4.03.2009

The Castle Corona by Sharon Creech, illuminated by David Diaz, 320 pp RL 4


The Castle Corona is now in paperback and I would like to call this wonderful book to your attention - again! My apologies to those of you who have already read this review, and to those of you who haven't, I hope it inspires you to seek out this beautiful, gentle story. And, I am happy to report that the paperback has all of the gorgeous, colorful, illuminated manuscript style artwork of the hardcover.



I am embarrassed to admit that this is the first book by Newbery Award winning author Sharon Creech that I have read. I picked this up thinking that it would be a good candidate for Fairy Tale Fridays, but after reading it I'm not sure if it fits that description since there are no fairy folk, magical creatures or even magic and there is no true evil, villainous character, either. It is more of a parable, a story with a moral lesson. Usually, I shy away from kid's books that claim to teach "life lessons," but this book makes no claim of that sort and its lesson is both subtle and natural, fitting well with the setting and plot of the story. And, having read this in the same week that I read Kate DiCamillo's The Miraculous Journey of Edward Tulane, which is a story with a moral lesson that is the opposite of subtle, I find Sharon Creech's story telling skills even more amazing in comparison.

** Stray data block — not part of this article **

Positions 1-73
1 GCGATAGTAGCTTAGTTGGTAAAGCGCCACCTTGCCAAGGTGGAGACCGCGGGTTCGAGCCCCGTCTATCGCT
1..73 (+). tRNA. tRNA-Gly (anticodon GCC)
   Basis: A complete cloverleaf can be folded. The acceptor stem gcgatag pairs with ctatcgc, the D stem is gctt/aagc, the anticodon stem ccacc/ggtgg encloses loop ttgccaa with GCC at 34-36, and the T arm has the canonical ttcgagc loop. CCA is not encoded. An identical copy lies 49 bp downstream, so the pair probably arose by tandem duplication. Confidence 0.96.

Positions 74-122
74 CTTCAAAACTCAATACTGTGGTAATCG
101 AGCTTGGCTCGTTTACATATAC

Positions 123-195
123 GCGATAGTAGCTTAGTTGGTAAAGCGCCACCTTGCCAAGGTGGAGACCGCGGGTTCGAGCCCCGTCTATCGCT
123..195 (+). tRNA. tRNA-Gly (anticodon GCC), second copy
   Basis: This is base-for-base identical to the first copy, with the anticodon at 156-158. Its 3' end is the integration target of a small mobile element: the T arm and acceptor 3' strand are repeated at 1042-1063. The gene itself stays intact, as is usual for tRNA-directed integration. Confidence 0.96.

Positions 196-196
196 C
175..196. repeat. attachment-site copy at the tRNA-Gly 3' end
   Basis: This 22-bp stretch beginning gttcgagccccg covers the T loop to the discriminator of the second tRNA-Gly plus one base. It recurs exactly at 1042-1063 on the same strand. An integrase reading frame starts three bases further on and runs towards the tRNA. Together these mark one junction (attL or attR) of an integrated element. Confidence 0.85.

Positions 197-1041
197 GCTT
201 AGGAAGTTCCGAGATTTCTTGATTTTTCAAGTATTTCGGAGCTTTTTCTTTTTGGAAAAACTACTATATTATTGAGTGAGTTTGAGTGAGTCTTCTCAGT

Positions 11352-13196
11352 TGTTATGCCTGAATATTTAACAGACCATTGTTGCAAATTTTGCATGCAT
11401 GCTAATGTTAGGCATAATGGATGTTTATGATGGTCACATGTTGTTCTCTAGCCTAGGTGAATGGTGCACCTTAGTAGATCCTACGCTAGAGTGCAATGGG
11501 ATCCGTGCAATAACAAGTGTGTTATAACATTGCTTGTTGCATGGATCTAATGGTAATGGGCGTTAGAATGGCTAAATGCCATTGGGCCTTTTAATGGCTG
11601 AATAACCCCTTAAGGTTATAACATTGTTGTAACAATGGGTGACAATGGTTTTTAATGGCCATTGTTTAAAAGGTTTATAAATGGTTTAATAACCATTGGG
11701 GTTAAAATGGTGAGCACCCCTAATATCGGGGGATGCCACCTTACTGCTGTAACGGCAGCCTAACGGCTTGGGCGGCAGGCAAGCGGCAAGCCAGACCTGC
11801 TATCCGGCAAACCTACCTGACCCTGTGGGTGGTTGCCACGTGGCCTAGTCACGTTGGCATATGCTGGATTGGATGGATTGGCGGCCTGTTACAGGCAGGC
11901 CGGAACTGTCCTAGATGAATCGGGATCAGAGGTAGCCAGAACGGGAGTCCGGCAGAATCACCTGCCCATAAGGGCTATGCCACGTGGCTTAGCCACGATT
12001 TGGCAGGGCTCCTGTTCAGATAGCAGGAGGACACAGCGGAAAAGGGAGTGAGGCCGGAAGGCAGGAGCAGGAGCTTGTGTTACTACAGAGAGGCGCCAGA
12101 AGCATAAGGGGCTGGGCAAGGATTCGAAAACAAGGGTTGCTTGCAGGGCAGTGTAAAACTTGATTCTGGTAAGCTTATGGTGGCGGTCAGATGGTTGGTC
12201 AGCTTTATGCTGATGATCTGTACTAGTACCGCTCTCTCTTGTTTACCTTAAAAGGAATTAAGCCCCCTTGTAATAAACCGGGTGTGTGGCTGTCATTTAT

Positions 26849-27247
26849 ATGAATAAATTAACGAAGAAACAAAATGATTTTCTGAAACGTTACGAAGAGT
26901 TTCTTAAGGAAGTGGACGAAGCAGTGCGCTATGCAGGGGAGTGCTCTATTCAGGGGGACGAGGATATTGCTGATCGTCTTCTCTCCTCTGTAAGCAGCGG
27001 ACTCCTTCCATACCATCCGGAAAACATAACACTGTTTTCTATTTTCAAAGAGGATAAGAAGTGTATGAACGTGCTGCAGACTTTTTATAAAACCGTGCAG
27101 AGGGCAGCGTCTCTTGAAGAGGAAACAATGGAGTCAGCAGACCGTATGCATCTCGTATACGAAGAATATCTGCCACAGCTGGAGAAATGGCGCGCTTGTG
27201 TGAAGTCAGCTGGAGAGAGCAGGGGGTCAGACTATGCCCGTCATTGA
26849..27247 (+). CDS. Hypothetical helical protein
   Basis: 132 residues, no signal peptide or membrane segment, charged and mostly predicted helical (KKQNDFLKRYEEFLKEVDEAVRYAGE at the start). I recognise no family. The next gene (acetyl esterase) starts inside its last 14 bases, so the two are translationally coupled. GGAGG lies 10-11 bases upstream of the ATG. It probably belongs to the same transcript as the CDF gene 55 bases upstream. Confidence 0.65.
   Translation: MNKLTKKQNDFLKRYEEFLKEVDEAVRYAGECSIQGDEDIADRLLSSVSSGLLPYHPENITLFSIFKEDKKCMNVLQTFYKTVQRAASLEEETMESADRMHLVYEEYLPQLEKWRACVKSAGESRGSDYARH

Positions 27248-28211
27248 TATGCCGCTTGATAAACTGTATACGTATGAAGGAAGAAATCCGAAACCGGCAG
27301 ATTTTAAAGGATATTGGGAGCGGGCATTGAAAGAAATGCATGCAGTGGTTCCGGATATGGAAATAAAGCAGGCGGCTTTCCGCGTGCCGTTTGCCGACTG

The Castle Corona has to be one of the most beautifully decorated chapter books published in recent years. Speaking about the book, Sharon Creech said that, having lived in Europe for nineteen years, she has long been fascinated by castles. That clearly influenced the medieval setting for the Castle Corona and the appearance of this book. David Diaz's gorgeous illuminated manuscript-like illustrations at the start of each chapter, along with other gold-leaf style decorations give this book a true historical feel. While there are no specific incidents from history in the book, the story clearly takes place during a time that is feudal, with kings in their castles and peasants in the village. Creech also imbues an Italian feel, with most of the characters having Italian names like Guido, Gianni, Vito and Fabrizia. While the village, castle and countryside are described vividly, this is very much a character driven story and there is a large cast of characters to meet. As Creech describes on the first page before chapter one begins, (followed by a beautifully illuminated page that reads, "Long ago and far away...") in the castle there is a king who longs for a nap, a queen who longs for solitude, a prince who loves poetry, a princess who loves herself, a spare prince who loves his sword and a hermit who is wise. In the village, there is a peasant girl who dreams of flying, her brother who dreams of horses, a master who dreams of turnips and an old woman who keeps secrets.